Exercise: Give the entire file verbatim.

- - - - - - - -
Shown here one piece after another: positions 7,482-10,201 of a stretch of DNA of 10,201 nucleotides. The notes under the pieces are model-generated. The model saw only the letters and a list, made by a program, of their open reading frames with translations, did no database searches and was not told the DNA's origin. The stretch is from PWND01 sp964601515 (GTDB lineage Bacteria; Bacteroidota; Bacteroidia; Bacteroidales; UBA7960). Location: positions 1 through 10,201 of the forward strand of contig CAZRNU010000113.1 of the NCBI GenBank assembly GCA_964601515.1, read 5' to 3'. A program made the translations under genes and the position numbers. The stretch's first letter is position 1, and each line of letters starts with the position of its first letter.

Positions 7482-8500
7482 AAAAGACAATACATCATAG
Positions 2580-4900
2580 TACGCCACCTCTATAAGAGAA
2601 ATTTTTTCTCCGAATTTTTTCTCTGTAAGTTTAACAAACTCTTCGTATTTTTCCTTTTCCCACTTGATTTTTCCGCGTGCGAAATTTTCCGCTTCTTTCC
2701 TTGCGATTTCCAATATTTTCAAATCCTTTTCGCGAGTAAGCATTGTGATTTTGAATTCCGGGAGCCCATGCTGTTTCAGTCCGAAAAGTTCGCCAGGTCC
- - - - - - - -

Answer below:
Shown here one piece after another: positions 7,482-10,201 of a stretch of DNA of 10,201 nucleotides. The notes under the pieces are model-generated. The model saw only the letters and a list, made by a program, of their open reading frames with translations, did no database searches and was not told the DNA's origin. The stretch is from PWND01 sp964601515 (GTDB lineage Bacteria; Bacteroidota; Bacteroidia; Bacteroidales; UBA7960). Location: positions 1 through 10,201 of the forward strand of contig CAZRNU010000113.1 of the NCBI GenBank assembly GCA_964601515.1, read 5' to 3'. A program made the translations under genes and the position numbers. The stretch's first letter is position 1, and each line of letters starts with the position of its first letter.

Positions 7482-8500
7482 AAAAGACAATACATCATAG
Positions 2580-4900
2580 TACGCCACCTCTATAAGAGAA
2601 ATTTTTTCTCCGAATTTTTTCTCTGTAAGTTTAACAAACTCTTCGTATTTTTCCTTTTCCCACTTGATTTTTCCGCGTGCGAAATTTTCCGCTTCTTTCC
2701 TTGCGATTTCCAATATTTTCAAATCCTTTTCGCGAGTAAGCATTGTGATTTTGAATTCCGGGAGCCCATGCTGTTTCAGTCCGAAAAGTTCGCCAGGTCC